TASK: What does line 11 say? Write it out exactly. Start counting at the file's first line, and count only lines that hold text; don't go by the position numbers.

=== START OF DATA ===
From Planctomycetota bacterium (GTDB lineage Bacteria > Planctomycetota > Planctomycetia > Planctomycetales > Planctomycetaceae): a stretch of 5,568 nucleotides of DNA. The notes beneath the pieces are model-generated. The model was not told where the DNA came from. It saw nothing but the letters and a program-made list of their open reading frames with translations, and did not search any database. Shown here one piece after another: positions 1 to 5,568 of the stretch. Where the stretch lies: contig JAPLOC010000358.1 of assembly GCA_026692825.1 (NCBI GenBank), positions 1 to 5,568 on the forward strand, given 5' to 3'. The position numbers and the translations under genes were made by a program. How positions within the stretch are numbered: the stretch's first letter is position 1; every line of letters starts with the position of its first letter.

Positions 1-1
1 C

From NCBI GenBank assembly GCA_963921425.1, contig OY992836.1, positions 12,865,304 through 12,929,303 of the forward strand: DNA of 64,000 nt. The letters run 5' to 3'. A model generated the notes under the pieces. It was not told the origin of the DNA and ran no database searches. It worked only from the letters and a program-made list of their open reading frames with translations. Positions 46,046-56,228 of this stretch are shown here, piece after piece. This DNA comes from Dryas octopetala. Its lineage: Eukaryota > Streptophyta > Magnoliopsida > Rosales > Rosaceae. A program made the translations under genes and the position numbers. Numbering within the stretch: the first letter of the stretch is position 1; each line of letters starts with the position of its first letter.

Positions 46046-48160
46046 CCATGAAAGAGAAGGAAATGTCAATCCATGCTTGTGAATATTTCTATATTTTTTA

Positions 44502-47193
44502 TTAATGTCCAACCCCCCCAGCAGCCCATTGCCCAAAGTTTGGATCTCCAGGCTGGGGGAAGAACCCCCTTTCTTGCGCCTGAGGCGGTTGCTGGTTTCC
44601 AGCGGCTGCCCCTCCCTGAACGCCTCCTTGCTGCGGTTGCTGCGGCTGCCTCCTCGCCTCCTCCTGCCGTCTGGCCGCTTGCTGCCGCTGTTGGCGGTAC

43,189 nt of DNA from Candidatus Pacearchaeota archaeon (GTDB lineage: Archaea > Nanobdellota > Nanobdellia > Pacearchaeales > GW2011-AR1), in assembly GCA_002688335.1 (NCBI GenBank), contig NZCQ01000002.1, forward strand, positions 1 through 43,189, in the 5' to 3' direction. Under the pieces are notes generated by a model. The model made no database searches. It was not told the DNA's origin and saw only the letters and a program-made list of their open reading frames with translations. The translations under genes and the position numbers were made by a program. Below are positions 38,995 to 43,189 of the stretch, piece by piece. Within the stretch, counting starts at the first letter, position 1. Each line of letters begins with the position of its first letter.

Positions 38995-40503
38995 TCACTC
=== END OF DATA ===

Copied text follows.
Positions 38995-40503